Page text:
Risk can be measured for venture capital and for all other assets organized as limited partnerships. Because of the conventions that general partners use to report value each quarter (or for hedge funds, each month), the methods are a bit more complicated than the simple regressions used to measure beta for traded securities and portfolios.
Essentially, the accounting conventions of general partners smooth their reported returns, and it is necessary to econometrically un-smooth them to measure risk and performance. The good news is that it is feasible. The bad news is that you need a longer span of time in order to measure at all. Because return is reported each quarter, you need five years of returns to get 20 observations, and this is the minimum that is informative. But don’t give up hope, as long as you have enough observations, they are very informative.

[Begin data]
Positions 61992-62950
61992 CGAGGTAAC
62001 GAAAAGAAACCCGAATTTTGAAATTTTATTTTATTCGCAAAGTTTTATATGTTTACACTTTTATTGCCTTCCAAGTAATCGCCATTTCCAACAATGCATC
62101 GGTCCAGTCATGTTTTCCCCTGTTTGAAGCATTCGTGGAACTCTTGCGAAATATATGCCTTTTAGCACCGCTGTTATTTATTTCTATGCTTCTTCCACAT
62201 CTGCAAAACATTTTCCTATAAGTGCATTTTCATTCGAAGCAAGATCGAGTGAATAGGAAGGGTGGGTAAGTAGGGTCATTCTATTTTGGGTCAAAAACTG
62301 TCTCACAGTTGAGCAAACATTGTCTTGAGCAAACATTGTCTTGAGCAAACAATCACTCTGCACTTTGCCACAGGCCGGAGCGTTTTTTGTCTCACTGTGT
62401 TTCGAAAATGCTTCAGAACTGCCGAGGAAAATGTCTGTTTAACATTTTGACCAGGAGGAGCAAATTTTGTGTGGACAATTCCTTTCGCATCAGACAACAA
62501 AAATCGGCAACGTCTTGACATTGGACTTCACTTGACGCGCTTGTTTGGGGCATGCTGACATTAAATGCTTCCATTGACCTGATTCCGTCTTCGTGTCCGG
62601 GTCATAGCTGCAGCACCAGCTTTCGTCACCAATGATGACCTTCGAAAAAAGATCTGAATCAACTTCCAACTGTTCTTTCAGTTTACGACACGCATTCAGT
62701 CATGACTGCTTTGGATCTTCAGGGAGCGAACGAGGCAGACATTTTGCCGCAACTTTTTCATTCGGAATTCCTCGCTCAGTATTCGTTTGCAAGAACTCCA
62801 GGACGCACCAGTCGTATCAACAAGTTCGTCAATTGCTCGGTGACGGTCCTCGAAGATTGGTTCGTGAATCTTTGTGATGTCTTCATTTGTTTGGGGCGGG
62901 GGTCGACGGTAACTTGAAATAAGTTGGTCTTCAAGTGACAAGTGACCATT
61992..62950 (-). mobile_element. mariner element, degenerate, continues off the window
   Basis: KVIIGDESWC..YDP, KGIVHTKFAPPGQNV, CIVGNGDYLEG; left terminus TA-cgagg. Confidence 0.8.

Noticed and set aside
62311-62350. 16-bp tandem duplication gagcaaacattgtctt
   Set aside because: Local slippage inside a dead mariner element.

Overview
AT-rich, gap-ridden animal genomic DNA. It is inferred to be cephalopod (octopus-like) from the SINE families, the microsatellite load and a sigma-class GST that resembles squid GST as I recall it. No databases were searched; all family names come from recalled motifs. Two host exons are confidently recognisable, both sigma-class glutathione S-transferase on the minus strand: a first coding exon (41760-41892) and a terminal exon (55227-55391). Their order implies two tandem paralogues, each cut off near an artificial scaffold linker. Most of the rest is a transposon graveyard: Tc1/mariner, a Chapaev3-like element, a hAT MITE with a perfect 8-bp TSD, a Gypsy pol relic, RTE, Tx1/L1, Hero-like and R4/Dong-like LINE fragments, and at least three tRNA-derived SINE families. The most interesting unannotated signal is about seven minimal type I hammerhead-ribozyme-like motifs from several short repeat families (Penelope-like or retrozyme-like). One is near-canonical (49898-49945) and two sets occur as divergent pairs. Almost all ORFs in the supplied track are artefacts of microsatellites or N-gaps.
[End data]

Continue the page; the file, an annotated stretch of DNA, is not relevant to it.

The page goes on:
For hedge funds, who typically report return each month, two years of data is sufficient. If the strategy of the fund is sufficiently stable, even 18 months of returns can be informative.
For details, have a look at our paper on Measuring Risk for Venture Capital and Buyouts. This generalizes to all other assets organized as limited partnerships, including real estate, oil & gas, mezzanine debt, distressed debt, hedge funds, and other special situations involving financial instruments that are intermittently priced.